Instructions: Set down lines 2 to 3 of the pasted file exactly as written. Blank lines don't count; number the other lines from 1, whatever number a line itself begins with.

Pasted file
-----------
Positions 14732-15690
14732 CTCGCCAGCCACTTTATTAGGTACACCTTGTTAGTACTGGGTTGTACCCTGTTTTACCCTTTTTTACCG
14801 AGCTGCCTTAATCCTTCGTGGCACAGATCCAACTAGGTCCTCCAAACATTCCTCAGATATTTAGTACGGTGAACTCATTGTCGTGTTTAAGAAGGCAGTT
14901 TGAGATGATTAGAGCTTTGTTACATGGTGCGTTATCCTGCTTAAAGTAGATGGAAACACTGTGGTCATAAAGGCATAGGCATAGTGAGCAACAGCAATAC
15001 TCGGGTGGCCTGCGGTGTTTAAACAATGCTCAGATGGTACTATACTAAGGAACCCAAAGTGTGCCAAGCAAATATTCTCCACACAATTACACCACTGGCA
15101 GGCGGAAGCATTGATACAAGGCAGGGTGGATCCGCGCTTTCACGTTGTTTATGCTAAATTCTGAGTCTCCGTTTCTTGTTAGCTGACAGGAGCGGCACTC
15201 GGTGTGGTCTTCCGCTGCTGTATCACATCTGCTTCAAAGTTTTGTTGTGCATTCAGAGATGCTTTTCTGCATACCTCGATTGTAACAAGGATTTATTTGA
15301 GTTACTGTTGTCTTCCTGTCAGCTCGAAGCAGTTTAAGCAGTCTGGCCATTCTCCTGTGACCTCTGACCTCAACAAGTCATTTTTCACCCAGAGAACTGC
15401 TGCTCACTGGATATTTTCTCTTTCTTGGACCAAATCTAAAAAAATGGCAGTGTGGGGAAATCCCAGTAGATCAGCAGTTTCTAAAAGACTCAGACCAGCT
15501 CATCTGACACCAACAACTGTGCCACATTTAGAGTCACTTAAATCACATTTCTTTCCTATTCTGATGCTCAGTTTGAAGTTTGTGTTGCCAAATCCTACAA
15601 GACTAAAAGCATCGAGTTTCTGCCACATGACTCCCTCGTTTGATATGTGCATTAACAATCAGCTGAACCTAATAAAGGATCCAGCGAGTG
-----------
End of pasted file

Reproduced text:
14732 CTCGCCAGCCACTTTATTAGGTACACCTTGTTAGTACTGGGTTGTACCCTGTTTTACCCTTTTTTACCG
14801 AGCTGCCTTAATCCTTCGTGGCACAGATCCAACTAGGTCCTCCAAACATTCCTCAGATATTTAGTACGGTGAACTCATTGTCGTGTTTAAGAAGGCAGTT